The New Writing Rules


Reading is my love, but writing is my obsession. I’ve devoured the advice of famous authors, consumed countless writing blogs and podcasts, and recently discovered the world of ‘authortube’. This year I’m giving myself permission to delve even deeper into my obsession and spend on some author memoirs I’ve always wanted to read. On Writing by Stephen King and Bird By Bird by Anne Lamott are two I’ve had my eye on for a while.

What strikes me is how there is no one route to becoming a great a writer, and no set formula for what makes a novel great. The reasons I love Mythago Wood are completely different to the reasons why I love Wide Sargasso Sea. Every writer has a different routine, a different code to live by. The creative process is mysterious and fascinating.

The liberating variety of successful author’s routines suggests that the only writing rules to follow are the ones you create for yourself. With that in mind I’ve set myself some personal writing rules to guide me through the year…


1)  Diary regularly – I’ve kept a diary since I was fourteen and for many years it was a daily habit. Last year, ironically the year I decided to take my writing seriously, I stopped altogether, and I’m feeling the loss. My diary was the only place I could be my most authentic self, where I expressed every thought, fear and dream without judgement. I mentioned in my last post that I’m starting The Artist’s Way in February. Part of the appeal was the morning pages, a daily, non-negotiable exercise that requires you to write three pages of long-hand, stream of conscious thoughts. It’s the nudge I need to get back to my old diary writing habit.


2) Write to the end of the pencil – A habit I developed last year which releases me of all expectations. When I sit down to write I tell myself that the only goal is to write to the end of the pencil. This trick eliminates fear – I don’t need to come up with a good idea or even write a good sentence. My only task is to make the pencil smaller. The effect on my productivity is startling. I’ve also found that the best ideas live beyond the halfway point of the pencil…


3) Protect reading time as much as writing time – To be a good writer you must read far more than you write. It is by reading that we learn how to write, and by reading that we find the gaps that need filled. It is also the best source of creative inspiration I know. Yet there is a voice in my head that tells me reading is pleasurable and therefore idle. This voice is poisonous. Sustained writing (output) is only possible if nourished by regular reading (input) – I need to be mindful of topping up my ‘creative well’ before it runs dry. The artists’ dates outlined in The Artist’s Way is a way is another exercise I’m looking forward to for that reason – I can’t think of anything more nourishing than taking my current read to the café for an hour.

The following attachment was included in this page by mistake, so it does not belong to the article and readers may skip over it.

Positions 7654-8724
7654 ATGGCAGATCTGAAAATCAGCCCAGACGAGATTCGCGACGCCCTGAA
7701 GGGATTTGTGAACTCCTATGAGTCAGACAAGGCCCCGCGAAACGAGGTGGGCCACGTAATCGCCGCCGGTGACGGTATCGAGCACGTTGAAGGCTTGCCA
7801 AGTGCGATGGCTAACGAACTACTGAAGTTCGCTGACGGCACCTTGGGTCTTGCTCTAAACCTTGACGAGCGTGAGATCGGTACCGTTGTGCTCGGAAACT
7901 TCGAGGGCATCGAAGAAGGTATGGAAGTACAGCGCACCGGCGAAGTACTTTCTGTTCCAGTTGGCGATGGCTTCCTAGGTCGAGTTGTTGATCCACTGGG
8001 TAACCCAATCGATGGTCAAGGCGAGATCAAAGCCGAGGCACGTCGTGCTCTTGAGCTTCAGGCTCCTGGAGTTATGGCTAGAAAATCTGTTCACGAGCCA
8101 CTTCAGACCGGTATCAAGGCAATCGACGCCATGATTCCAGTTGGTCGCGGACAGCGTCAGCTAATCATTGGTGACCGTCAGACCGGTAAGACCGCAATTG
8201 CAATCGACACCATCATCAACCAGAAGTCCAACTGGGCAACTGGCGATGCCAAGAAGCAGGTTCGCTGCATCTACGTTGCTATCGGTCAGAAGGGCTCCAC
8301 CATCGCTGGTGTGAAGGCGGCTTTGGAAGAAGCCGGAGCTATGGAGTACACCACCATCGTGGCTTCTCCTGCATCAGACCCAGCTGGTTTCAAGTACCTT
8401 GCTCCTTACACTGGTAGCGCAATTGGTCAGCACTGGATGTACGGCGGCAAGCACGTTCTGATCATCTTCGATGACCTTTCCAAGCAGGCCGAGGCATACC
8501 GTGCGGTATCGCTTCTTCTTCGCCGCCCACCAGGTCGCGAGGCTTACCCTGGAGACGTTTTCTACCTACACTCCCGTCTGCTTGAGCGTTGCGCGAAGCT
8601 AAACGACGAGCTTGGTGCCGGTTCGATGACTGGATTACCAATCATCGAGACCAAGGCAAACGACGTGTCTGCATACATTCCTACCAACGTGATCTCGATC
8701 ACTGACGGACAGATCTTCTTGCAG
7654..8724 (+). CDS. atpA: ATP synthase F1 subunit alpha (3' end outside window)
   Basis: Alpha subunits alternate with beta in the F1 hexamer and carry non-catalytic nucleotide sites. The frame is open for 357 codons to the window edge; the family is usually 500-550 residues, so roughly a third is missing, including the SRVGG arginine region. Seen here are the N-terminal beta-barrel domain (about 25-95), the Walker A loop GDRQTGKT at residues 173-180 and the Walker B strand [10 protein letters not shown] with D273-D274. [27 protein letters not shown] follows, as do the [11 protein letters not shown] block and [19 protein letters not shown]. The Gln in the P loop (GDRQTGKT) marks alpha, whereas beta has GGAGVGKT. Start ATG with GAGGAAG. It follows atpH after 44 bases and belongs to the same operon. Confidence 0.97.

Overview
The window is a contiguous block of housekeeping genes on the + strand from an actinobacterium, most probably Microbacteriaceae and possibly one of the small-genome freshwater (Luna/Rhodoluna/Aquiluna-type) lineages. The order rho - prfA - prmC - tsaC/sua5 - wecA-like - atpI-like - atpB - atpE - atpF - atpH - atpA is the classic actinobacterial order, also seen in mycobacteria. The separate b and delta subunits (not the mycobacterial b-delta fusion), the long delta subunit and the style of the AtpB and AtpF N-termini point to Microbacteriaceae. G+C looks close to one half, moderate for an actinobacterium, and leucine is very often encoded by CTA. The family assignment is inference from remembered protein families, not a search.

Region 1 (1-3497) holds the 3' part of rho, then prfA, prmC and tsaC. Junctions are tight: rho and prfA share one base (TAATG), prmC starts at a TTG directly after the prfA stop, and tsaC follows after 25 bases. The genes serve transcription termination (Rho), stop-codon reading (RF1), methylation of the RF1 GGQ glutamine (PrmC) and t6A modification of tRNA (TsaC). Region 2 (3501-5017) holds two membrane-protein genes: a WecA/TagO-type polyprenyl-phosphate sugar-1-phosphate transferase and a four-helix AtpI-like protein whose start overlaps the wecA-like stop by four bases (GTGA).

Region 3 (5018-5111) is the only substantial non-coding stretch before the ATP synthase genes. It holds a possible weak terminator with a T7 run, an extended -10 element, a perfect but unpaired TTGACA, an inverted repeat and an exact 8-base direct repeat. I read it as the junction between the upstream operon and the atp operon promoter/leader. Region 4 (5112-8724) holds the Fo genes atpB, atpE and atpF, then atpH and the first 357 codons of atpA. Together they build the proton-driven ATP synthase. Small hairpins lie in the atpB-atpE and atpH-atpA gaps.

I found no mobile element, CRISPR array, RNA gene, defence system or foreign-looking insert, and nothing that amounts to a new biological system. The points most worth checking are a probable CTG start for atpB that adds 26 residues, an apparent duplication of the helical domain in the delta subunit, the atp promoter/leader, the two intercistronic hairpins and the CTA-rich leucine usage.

4) Do what works – I always thought being a writer was about discipline. As a Taurus I have this trait in spades. But last year I started to learn that being committed to writing isn’t about the hours I spend at my desk (often stuck, willing ideas to come), it’s about having fun. I write because I enjoy creating stories but somewhere along the line I’ve made things too rigorous. This year I want to find the techniques that work for me and stick with them only for as long as they serve me. Maybe I achieve more in twenty-minute bursts throughout the day? Perhaps a bullet journal is a fun way to stay organised? If going to a café frees me from distraction so that I write more in one hour than I would in a whole morning at home, then that’s £2.70 well spent.


5) Finish things – I’ve been working on my novel for a long time. While there’s no right or wrong timeframe in which to finish a novel, I suspect my perfectionism is procrastination in disguise. I do the work, but having set myself impossible standards, the odds of finishing are stacked against me. Maybe done is better than perfect.


I hope this post encourages you to think about what works for you writing-wise and maybe even inspires you to create your own writing rules. I’d love to hear any you come up with in the comments below!

WritingOonagh Moon